Pianist Duncan Cumming
Olin Hall, Bates College
Oct. 9, 2015
Pianist Duncan Cumming’s tribute to his teacher, the late Frank Glazer, Friday night at Bates College, was a compelling musical evening. (You can judge for yourself tonight—Saturday— at USM’s Corthell Hall). It also raised some fundamental questions about concertizing in the electronic age: the role of memory and standard vs. innovative performance of the classics.
The program consisted of popular works in the repertoire that Cumming, now on the music faculty of the University of Albany, studied with Glazer, artist in residence at Bates College from 1980 until his death in January at age 99.
Cumming. like Maine-based pianist Martin Perry, is one of the pioneers at playing from the score, rather than relying on the memorization now expected of every concert pianist. I couldn’t notice any difference in tempo or technique, compared to Gilmore Award-winning pianist Rafel Blechacz, who was brought to Merrill Auditorium by Portland Ovations on Oct. 4.
Comparison was easy, since Blechacz and Cumming both played the Brahms Intermezzo, Opus 118, No. 2, and the Chopin Polonaise in A-flat Major, Op. 53.
I found Cumming’s Brahms a bit more “authentic” -—Glazer was a Brahms specialist who once played all of the master’s piano works at one concert– and Blechacz is an iconoclast who has his own thought-provoking take on everything he plays.
Cumming’s rendition of the lesser-known “Edward” Ballade in D minor, Op.10, No.1, emphasized the young Brahms’ dramatic tendencies.
In the famous Polonaise, which became a pop song with the title “‘Till the End of Time,” Cumming’s technique was actually superior, but Blechacz’s version more interesting, with a distinct Polish flavor.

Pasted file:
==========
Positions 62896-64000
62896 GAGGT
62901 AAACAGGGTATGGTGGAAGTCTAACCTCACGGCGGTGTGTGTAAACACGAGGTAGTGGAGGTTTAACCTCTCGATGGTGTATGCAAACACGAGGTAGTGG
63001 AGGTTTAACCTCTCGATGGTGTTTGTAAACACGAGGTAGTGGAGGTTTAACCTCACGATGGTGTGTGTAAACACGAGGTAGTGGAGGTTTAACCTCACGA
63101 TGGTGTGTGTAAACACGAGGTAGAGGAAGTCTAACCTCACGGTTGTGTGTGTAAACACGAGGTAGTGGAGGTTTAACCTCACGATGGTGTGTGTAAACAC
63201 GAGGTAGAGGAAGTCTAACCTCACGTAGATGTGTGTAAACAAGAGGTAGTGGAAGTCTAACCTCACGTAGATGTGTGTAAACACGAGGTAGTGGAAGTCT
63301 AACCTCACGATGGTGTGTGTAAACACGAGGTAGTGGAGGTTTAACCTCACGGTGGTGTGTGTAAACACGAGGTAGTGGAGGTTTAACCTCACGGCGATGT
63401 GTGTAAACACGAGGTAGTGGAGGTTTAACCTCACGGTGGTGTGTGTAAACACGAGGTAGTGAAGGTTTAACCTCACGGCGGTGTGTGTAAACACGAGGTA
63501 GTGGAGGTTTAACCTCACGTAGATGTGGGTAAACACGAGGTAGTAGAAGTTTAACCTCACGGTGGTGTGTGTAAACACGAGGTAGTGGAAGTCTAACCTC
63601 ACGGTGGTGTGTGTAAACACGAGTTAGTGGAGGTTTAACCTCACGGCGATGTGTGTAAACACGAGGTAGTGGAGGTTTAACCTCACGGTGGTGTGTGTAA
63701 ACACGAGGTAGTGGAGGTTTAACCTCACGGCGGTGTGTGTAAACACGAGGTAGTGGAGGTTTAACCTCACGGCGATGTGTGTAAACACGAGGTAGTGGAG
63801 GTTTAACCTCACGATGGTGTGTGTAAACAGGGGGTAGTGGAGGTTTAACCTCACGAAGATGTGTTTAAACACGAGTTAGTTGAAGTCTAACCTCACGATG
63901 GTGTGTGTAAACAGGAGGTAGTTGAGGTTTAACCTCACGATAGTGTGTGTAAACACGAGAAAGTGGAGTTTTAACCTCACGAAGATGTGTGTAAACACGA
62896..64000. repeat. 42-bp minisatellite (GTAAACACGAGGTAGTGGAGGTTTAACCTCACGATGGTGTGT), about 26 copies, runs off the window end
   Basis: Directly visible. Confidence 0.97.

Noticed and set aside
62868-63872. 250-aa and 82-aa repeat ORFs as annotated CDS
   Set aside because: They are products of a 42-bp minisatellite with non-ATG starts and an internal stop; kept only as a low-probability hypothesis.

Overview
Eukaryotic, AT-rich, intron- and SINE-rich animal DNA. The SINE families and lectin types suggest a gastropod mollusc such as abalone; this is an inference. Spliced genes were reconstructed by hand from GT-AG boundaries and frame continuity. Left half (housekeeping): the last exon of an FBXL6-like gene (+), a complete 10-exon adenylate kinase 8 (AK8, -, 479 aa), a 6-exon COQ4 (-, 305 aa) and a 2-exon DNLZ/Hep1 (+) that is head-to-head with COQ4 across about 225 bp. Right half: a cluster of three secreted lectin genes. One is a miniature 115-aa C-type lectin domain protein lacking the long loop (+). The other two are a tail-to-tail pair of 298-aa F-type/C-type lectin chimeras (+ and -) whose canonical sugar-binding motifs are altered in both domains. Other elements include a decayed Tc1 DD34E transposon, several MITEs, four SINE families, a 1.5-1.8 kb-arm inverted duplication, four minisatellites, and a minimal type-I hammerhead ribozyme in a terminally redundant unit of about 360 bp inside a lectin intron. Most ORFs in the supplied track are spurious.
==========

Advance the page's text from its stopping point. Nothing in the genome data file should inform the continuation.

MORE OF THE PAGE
The influence of Glazer was most notable in the Beethoven “Moonlight” Sonata, Op. 27 No. 2. The presto agitato was taken at breakneck speed, as advocated by Artur Schnabel, Glazer’s most notable teacher, but without Schnabel’s characteristic wrong notes.
The Beethoven was the greatest test of reading from the score. It would seem virtually impossible to play it at tempo without storing most passages in the memory bank. Perhaps having a reference handy reduces anxiety about becoming lost, which has happened to many world-renowned pianists at awkward moments (most of them know how to fake it.)
Cumming used an electronic tablet similar to a Kindle, on which pages can be turned by pushing a button. It was so unobtrusive that one could not tell it was there, lying flat on the folded-down music stand. I foresee a day when pianists wear glasses with the score right in from of their eyes, advancing at a predetermined tempo.
Schubert was represented by the great Impromptu in C minor, Op. 90, No. 1, which is always a delight to hear. I just wish all pianists, not just Cumming, would pay more attention to the delicious modulation to C Major near the end of the work, as Paul Badura-Skoda used to do.
The most moving performance of the evening was the encore, an arrangement of “Annie Laurie” played at the funeral of Ruth Glazer in 2006.